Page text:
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BURRELL BREAKS WORLD RECORD

Leroy Burrell, who has been overshadowed by Carl Lewis, outdid his training partner and friend on Friday, racing to a world record 9.90-second clocking in the men's 100-meter dash.

Burrell's brilliant performance, which broke Lewis' record of 9.92, came in the Mobil national championships at much-maligned Downing Stadium.After Burrell had broken the record and beaten Lewis, the runner-up, the two warmly praised each other.

"I'm just overwhelmed by what happened today," the low-key Burrell, 24, said. "He's my training partner, teaching me how to be a better athlete and competitor."

Lewis had held the record since the 1988 Olympic Games, when he was awarded the mark after first-place finisher Ben Johnson of Canada, who clocked 9.79, was disqualified for testing positive for performance-enhancing drugs. Johnson's gold medal and world record also were stripped.

"I want to congratulate Leroy," Lewis said. "He's a great champion; he's a clean champion."

This was the first world outdoor record set in New York since 1961, when Frank Budd broke the 100-yard mark with a time of 9.2.

The victory was Burrell's third over Lewis in their last four meetings, including the 1990 Goodwill Games, after Lewis had won their first five races.

Burrell's previous best time was 9.94, in winning the 1989 national championship at Houston.

The wind this time was 1.9 meters per second, just under the allowable 2.0.

Despite the loss of the record and the race, Lewis was satisfied overall, because his time of 9.93 was his fastest since the Seoul Games.

"A lot of people thought Carl Lewis was old and gone," the 29-year-old, two-time Olympic gold medalist said. "We're just a start away from a world record."

He was not happy with his start, however.

"I didn't do what I had to do out of the blocks," Lewis said. "I had a terrible start. I won't say this was my worst start in major competition, but it was just terrible.

"I'm not meet sharp yet. I just messed up out of the blocks."

As usual, Burrell was out quickly and held off Lewis, who closed fast over the final 25 meters.

"Everything went well from the start," Burrell said. "I reacted to the gun very well, drove out of the blocks powerfully and accelerated unlike ever before.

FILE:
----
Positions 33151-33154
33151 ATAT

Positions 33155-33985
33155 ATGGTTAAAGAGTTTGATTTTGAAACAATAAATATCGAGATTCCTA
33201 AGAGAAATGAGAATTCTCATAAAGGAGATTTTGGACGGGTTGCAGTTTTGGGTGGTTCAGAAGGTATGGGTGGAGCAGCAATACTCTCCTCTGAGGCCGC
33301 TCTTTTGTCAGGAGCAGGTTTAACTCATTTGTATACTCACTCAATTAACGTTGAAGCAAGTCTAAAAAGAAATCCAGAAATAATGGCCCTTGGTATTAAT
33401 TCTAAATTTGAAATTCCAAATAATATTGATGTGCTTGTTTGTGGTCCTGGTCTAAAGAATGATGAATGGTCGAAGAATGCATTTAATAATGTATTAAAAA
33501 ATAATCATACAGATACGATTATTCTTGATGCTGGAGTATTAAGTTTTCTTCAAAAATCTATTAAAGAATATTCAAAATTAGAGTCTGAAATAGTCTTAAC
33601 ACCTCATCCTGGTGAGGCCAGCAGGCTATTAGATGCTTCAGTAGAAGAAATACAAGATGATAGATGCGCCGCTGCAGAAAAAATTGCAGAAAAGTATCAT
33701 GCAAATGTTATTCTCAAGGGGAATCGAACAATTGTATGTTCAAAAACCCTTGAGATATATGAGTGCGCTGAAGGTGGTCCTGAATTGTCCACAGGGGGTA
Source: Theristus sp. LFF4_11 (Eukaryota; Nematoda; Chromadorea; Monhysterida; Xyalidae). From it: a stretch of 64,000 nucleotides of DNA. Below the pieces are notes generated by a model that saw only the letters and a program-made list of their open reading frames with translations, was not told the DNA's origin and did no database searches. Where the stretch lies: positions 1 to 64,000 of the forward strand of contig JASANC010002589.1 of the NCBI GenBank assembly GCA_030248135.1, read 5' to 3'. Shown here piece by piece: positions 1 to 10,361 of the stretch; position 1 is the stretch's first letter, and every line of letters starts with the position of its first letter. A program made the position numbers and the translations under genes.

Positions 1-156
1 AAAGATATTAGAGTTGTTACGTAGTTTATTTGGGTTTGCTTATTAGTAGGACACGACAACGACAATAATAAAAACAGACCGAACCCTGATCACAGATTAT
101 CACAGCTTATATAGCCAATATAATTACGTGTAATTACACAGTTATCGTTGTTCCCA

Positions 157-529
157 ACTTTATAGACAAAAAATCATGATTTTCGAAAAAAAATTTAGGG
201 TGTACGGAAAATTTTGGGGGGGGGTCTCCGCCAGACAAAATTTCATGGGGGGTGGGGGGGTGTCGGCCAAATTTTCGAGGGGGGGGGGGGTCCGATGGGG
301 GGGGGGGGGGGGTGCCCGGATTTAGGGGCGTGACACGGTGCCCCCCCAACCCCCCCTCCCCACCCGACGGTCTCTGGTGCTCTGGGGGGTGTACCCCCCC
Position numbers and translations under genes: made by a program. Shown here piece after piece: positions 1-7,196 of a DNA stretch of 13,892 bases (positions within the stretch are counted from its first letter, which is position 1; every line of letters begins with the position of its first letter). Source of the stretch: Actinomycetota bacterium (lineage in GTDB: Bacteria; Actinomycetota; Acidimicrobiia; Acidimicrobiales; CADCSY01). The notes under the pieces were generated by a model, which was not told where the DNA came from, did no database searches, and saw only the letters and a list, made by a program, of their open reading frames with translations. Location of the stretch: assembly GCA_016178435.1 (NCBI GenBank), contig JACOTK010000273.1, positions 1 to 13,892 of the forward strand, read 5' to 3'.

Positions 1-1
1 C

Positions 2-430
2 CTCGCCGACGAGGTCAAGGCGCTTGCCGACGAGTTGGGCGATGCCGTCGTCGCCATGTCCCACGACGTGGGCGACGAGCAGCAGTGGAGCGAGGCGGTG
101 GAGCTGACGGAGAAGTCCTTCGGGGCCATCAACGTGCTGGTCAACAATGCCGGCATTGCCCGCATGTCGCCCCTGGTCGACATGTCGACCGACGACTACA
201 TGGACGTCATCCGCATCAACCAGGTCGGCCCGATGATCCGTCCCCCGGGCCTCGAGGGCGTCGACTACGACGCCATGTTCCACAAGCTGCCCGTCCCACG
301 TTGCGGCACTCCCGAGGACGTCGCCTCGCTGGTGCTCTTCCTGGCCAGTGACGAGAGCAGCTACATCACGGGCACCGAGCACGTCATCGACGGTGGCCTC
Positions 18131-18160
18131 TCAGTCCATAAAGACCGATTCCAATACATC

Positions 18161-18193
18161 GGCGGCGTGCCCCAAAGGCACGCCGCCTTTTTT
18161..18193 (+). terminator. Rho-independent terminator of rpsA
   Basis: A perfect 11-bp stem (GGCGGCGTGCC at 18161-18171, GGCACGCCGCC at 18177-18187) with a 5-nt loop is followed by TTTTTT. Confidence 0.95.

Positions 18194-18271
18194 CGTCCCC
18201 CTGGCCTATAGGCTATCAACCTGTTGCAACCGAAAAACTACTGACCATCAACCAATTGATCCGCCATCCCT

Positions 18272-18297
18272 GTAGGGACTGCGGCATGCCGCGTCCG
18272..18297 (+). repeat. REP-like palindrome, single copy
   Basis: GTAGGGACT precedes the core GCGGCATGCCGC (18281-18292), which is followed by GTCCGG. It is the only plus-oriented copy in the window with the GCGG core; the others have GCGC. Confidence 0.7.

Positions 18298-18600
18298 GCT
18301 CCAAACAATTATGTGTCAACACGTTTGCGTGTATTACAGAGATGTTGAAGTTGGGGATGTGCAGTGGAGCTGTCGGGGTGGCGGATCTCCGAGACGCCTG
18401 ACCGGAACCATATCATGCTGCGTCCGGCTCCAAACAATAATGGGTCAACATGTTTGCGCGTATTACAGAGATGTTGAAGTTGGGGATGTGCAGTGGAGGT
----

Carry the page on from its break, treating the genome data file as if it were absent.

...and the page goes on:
"Ever since I ran 9.94, I felt it was a matter of time that it would happen. When your lifelong dream and lifelong work culminates itself, you don't know what to think.

"This is the party of all parties and you don't know if you can improve on it."

To complete the party, Burrell easily qualified for Saturday's 200-meter semifinals, winning his preliminary heat in 20.41.

Earlier, Greg Foster and Renaldo Nehemiah, long-time rivals, finished 1-3 in the men's 110-meter high hurdles and earned places on the U.S. team for the World Championships.

The two, who often had battled acrimoniously before Nehemiah left track temporarily in 1982, embraced after their strong showing this time.

Gail Devers-Roberts, who has been suffering from Graves disease - a hyperthyroid condition - since making the 1988 Olympic team, won the women's 100-meter hurdles in 12.83, her fastest time of the year.

Joining her on the U.S. world championship team were NCAA champion Dawn Bowles of Louisiana State (12.89) and Arnita Epps-Myricks (12.99). Not often have three Americans been under 13.00 in the same race.

Julie Jenkins the former BYU All-American who missed Thursday's women's 800-meter heats after getting struck by a van while crossing a street near her midtown hotel, and was allowed into the semifinals, qualified for the final by finishing third in her heat.

"It went pretty well, especially since I didn't know what to expect," said the tearful Jenkins, who suffered injuries to her left calf, knee and clavicle in the accident.

"I'm just thankful I can run. My calf is hurt and I also twisted my knee. I tried to put it out of my mind, but it pops back in there."

NCAA champion Carlette Guidry OF Texas won the women's 100 in 10.94, the fastest by an American this year, with Evelyn Ashford, 34, the 1984 Olympic gold medalist, making the U.S. team by finishing third in 11.24.

Two of the meet's advertised stars experienced physical problems.

Steve Lewis, the 1988 Olympic gold medalist at 400 meters, had to drop out of the semifinals after about 200 meters when his left hamstring tightened.